Winter is Coming — Can Your Dog Suffer Seasonal Depression?
Dog behaviorist Scott Sheaffer on how pets may suffer from seasonal affective disorder, too.
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As they still say sometimes (but used to say a lot more often when Game of Thrones was still on air), winter is coming. Temperatures are dropping, days are getting shorter, and for some, the winter blues are setting in. Also known as seasonal affective disorder (SAD), this condition can express itself in humans as a lingering depression, fatigue, and social withdrawal. But what about our canine companions — does the change in season also affect their mood? The short answer is: probably. The longer answer is a little more complicated.
“There’s a lot of confounding variables going on,” says Scott Sheaffer, a certified dog behavior consultant based in Dallas, Texas. Scheaffer explains that what owners interpret as SAD in a dog might be a combination of physical factors as well as changes in human behavior. Below, Sheaffer walks us through some of the possible signs of SAD in dogs, and what you can do to help bring some pep back into their furry step.
First of all, can dogs feel depressed?
“Yes, they do!” Sheaffer says, quickly clarifying, “We don’t know that they’re actually depressed, of course, because we can’t interview them.” That being said, Sheaffer says it’s very likely they do experience something like depression, based both on their behavior (like humans, depressed dogs tend to appear withdrawn, lethargic, and disinterested) and the fact that dogs have been known to respond positively to antidepressants. “If you put those things together, you tend to think, yes, dogs are getting depressed.”
Similarly, while we can’t sit a dog down and ask them directly whether they feel the winter doldrums, Sheaffer points out that humans and dogs share certain chemical similarities which would suggest dogs might be susceptible to the changing of the seasons. Like humans, dogs produce melatonin, a hormone that helps regulate one’s sleep cycle. When it gets dark outside, the body produces more melatonin, which creates a feeling of drowsiness. Scientists believe that an overproduction of melatonin when the days become shorter can contribute to SAD, and given that dogs produce the hormone as well, they may also be susceptible to the condition.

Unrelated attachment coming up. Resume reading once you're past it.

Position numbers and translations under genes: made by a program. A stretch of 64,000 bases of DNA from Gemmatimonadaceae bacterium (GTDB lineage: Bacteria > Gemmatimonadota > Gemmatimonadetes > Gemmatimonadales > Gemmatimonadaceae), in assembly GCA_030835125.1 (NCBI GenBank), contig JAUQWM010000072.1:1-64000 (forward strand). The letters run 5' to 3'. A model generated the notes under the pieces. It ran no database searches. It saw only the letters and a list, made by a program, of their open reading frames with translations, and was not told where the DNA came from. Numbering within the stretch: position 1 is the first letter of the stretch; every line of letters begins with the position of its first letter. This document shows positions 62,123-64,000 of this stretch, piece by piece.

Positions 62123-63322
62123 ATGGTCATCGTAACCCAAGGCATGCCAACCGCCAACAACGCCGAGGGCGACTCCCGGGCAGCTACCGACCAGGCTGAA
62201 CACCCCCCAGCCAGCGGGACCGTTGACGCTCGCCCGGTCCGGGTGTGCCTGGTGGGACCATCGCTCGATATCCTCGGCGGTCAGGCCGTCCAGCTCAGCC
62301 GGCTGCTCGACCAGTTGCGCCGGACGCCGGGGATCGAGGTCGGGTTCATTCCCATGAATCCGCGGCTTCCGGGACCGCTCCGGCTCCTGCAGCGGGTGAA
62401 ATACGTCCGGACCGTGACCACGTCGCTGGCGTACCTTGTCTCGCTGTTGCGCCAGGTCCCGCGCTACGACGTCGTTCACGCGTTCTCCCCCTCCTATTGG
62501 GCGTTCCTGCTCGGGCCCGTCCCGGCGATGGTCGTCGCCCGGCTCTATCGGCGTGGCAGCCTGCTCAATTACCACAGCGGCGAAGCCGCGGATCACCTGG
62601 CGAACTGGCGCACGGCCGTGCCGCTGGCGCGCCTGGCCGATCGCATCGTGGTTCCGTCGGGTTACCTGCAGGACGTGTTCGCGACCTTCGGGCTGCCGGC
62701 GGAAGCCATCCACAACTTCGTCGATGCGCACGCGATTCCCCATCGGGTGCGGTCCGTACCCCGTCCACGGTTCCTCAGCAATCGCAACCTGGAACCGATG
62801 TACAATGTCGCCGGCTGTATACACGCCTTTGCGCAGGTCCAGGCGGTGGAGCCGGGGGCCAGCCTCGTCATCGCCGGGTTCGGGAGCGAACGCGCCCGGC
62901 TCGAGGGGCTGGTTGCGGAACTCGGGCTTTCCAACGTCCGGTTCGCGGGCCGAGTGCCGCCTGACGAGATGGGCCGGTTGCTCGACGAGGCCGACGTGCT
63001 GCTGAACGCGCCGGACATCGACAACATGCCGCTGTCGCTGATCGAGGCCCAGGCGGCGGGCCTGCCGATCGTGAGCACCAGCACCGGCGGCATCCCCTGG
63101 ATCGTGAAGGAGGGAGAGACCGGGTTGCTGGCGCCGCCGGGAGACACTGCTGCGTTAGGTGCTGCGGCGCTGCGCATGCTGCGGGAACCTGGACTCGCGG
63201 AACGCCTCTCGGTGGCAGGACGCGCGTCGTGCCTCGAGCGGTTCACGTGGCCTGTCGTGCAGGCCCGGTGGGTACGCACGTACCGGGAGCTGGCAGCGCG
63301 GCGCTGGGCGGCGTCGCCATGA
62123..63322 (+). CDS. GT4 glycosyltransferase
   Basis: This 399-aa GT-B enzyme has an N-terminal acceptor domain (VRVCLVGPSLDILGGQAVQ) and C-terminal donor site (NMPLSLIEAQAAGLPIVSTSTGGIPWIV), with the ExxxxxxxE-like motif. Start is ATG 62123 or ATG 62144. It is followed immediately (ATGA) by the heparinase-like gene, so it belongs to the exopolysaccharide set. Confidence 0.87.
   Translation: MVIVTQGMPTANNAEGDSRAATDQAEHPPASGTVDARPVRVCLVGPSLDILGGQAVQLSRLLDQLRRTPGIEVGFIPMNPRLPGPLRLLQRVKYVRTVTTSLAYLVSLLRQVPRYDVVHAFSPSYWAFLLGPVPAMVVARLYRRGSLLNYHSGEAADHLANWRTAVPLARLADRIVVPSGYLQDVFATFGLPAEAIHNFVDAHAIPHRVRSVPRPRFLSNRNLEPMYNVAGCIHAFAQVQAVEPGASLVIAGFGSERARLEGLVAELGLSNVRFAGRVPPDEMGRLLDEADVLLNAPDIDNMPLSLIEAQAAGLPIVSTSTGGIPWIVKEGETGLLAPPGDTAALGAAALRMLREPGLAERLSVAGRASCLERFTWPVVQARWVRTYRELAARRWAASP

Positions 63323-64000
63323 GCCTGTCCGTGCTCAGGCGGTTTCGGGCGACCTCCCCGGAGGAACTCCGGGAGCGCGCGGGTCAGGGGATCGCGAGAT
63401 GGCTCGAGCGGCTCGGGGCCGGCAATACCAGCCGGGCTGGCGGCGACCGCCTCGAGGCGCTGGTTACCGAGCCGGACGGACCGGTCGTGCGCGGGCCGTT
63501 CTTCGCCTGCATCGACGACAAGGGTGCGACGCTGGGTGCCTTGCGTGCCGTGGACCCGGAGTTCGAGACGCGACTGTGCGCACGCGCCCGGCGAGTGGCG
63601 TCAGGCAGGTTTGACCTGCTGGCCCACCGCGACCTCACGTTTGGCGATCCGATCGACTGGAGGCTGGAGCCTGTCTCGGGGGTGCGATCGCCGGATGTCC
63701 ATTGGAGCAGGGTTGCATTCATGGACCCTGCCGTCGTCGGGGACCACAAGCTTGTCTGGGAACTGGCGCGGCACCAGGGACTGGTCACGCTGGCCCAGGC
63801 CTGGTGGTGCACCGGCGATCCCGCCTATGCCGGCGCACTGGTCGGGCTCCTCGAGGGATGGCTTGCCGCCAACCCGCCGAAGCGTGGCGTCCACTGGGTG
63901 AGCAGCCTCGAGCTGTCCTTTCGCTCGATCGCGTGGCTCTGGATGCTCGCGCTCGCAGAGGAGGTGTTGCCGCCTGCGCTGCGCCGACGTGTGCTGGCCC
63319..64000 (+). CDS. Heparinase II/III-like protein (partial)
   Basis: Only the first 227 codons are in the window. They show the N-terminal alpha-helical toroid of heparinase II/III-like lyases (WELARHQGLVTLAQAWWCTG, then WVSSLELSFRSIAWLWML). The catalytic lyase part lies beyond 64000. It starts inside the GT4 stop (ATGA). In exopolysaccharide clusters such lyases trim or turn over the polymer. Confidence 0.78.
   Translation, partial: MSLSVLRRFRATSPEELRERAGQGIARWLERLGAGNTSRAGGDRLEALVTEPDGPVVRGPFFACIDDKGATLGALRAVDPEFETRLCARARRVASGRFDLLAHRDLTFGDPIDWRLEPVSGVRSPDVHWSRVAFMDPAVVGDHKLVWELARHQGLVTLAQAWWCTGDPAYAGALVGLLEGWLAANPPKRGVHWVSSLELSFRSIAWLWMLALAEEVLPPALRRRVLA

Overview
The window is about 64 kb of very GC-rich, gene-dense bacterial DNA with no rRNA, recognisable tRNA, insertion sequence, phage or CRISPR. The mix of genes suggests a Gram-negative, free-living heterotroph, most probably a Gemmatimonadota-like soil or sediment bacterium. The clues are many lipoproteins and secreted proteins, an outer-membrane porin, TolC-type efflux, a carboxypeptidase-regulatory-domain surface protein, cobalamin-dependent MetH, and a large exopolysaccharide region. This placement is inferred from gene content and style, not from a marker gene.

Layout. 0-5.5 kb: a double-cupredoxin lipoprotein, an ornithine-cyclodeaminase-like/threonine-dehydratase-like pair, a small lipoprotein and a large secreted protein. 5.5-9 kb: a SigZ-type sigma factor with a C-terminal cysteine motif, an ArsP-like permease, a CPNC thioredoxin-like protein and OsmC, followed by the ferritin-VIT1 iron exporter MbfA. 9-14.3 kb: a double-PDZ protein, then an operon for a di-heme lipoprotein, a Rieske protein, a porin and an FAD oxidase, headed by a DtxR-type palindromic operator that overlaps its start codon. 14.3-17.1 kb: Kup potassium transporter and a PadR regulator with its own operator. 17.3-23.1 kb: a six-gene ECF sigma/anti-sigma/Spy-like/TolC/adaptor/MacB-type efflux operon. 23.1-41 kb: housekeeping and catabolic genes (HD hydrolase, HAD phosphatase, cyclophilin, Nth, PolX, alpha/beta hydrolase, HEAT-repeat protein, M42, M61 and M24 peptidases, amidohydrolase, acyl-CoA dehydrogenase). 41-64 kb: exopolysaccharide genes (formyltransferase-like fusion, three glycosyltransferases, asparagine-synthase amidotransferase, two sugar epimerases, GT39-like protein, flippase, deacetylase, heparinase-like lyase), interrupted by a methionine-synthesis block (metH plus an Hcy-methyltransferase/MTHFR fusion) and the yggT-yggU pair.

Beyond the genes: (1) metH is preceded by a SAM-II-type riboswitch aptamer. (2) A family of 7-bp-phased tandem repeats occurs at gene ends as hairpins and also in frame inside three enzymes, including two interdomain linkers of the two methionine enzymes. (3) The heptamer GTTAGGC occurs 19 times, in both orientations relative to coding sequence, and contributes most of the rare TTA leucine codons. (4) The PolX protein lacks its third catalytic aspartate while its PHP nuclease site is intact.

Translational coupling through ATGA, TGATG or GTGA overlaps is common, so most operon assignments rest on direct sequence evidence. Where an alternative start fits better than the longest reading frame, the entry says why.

What are the signs your dog might be experiencing SAD?
According to Sheaffer, the biggest sign that your dog might be experiencing depression, seasonal or otherwise, is if they start seeming indifferent and lose interest in the things that previously brought them pleasure, like food, toys, or playtime. “Pretty much what you would see in a human that’s experiencing depression,” he says.
Still, Sheaffer emphasizes that you should rule out physical ailments before immediately assuming that your dog is depressed. Physical discomfort might cause a dog to act lethargic or disinterested, and it’s important to address any underlying physical issues before trying to address the emotional issues. “Could it be that your dog is sick?” he suggests. “We think dogs might get headaches. We know dogs have gastrointestinal issues... Could that be it? We have to rule out those things.”
What role do pet parents play in all of this?
“Dogs are extremely perceptive,” Sheaffer says. While you may not be able to sit down and have a conversation with your dog, they are attuned to the subtleties in your body language and facial expressions. So, if you seem more lethargic and depressed, your dog may also start to seem down. Dogs are also sensitive to changes in routine, so if, in an attempt to avoid the cold, dreary weather, you’ve been taking your pup out on fewer walks and exercising them less, they may start to feel anxious and bored.
Winter doesn’t have to mean perpetual gloom for you or your dog, though. It’s possible that less daylight means that pet parents are going out less and spending more time with their dogs, which would likely make their dogs happier. In short, dogs are always watching their owners for clues on how to behave and respond to their environment, so a change in their mood could be a reflection of a change in yours — positive or negative.
How can you help your dog if they seem depressed?
Whether you’re trying to prevent your dog from feeling depressed, or trying to help a dog who already seems to be displaying symptoms of SAD, Sheaffer says that physical and mental stimulation are the keys to boosting a dog’s sense of well-being. And if you’re not sure how best to keep them stimulated, he adds that you can never go wrong with a good old-fashioned walk, which engages a dog both physically and mentally.
“When you take a spirited walk, especially in cooler weather, do you ever feel worse when you come back?” Sheaffer asks. “No! You feel better. So does your dog.” So while dogs may be sensitive to the changing seasons, as long as you keep them properly engaged, they’ll be okay. “Most dogs, if you put them in a cave without sunlight where they have enough stimulation, they’ll be fine.”
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Madeleine Aggeler is a freelance journalist and copywriter in Washington, D.C. Previously, she was a writer at New York magazine’s The Cut. She lives with her dog, Cleo, who works primarily as a foot warmer.